3.1.2 Conceptual Site Models

DU sizes and locations are key outcomes of the conceptual site model (CSM).CSMs are essential elements of the systematic planning process. A CSM serves to conceptualize the relationship between contaminant sources and receptors through consideration of potential or actual migration and exposure pathways. It presents the current understanding of the site, helps to identify data gaps, and helps to focus the data collection efforts. The CSM should be maintained and updated as new information is collected throughout the life cycle of the project. Various styles of CSM are useful, from text explanations to a series of figures depicting current and assumed future site conditions in three dimensions. Some form of visualization aid (e.g., figures, graphs, charts, tables) that relates site conditions to receptors in a manner that lends itself to the explanation and use of ISM is suggested (Figure 3-1 provides an example). The sampling strategy should reflect the assumptions about the transport phenomena and exposure scenarios reflected in the CSM.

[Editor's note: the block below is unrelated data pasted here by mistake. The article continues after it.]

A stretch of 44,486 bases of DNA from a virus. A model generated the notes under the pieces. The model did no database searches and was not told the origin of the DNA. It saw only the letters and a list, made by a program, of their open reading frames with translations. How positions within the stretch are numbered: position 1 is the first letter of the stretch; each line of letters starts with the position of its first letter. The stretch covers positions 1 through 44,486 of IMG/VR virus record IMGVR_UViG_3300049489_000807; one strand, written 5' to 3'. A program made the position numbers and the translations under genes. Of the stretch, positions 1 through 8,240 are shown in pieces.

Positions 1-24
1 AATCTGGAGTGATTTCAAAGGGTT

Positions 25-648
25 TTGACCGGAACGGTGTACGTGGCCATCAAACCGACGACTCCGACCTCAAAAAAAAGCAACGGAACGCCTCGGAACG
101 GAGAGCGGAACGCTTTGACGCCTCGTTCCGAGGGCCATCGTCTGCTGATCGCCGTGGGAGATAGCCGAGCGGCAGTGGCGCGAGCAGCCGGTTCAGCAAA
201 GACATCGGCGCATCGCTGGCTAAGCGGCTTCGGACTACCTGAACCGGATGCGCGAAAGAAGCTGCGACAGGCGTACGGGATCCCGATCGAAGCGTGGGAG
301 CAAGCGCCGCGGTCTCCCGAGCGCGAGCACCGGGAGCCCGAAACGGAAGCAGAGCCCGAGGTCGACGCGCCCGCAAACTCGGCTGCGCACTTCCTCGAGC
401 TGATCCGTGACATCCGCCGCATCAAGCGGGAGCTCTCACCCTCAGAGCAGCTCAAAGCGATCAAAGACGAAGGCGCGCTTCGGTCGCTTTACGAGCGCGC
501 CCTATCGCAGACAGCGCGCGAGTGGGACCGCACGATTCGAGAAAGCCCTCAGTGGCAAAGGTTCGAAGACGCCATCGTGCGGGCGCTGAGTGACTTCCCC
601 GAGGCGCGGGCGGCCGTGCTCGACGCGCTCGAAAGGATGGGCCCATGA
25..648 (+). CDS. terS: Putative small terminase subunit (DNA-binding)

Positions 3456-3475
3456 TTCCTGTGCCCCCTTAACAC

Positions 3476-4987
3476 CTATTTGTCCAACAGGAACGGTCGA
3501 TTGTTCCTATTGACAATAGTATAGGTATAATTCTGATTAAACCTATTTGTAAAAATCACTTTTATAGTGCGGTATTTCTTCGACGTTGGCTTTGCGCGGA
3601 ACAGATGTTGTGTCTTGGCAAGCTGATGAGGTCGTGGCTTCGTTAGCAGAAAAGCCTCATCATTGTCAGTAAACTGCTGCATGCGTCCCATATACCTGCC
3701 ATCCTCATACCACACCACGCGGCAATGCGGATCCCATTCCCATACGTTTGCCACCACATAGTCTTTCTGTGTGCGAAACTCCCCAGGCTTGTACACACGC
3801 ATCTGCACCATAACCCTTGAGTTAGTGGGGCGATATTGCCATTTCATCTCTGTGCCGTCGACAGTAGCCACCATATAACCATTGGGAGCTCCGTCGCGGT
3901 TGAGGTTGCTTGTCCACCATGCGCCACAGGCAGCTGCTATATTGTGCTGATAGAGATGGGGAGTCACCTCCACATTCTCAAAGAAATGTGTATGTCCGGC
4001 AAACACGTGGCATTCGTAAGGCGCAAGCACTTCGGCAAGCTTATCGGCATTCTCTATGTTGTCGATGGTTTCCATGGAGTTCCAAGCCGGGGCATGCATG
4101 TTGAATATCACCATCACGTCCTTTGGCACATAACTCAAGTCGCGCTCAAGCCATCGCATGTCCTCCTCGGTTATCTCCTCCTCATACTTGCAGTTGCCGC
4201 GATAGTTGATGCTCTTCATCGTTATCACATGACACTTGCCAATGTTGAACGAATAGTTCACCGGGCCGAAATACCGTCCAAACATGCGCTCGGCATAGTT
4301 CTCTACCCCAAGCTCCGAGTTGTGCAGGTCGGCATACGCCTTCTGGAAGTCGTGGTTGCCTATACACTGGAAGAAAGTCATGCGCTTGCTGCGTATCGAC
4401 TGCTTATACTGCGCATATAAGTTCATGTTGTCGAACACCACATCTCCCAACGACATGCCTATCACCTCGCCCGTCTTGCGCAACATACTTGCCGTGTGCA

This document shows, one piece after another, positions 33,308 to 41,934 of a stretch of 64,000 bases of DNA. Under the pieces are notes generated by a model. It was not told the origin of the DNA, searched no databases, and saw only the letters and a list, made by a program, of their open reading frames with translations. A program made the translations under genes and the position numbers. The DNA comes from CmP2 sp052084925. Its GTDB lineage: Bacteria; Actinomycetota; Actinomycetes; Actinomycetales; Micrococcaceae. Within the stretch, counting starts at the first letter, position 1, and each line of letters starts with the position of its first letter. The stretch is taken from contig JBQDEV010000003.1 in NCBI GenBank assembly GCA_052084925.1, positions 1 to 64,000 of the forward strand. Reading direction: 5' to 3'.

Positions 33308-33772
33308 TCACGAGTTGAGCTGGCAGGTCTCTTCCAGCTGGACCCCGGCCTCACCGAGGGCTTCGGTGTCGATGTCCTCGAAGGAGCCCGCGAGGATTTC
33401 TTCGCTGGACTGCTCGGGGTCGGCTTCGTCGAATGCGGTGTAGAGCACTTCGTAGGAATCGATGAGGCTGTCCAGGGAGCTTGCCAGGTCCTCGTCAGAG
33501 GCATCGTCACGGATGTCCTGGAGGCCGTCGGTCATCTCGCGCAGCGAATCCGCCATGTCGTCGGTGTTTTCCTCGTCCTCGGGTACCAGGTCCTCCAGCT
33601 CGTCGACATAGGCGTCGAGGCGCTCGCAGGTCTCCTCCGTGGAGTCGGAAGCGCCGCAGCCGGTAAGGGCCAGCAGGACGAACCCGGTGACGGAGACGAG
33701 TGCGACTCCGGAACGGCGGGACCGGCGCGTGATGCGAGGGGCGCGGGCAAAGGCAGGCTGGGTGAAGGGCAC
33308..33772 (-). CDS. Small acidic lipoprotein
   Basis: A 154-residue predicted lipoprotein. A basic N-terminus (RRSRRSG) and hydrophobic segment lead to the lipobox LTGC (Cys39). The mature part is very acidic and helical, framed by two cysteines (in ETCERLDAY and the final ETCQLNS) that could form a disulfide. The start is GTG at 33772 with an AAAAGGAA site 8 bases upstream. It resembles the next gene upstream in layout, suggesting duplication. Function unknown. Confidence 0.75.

Figure 3-1. Pictorial CSM.

Information on the development of CSMs is readily available in a number of guidance documents, including the following:

  • Guidance for Conducting Remedial Investigations and Feasibility Studies Under CERCLA (USEPA 1988)
  • Data Quality Objectives Process for Hazardous Waste Site Investigations: Final Guidance. (USEPA 2000a)
  • Conceptual Site Models for Ordnance and Explosives (OE) and Hazardous, Toxic, and Radioactive Waste (HTRW) Projects (USACE 2003)
  • Standard Guide for Developing Conceptual Site Models for Contaminated Sites (ASTM 2008)

The reader is directed to these and other relevant guidance documents for development of CSMs.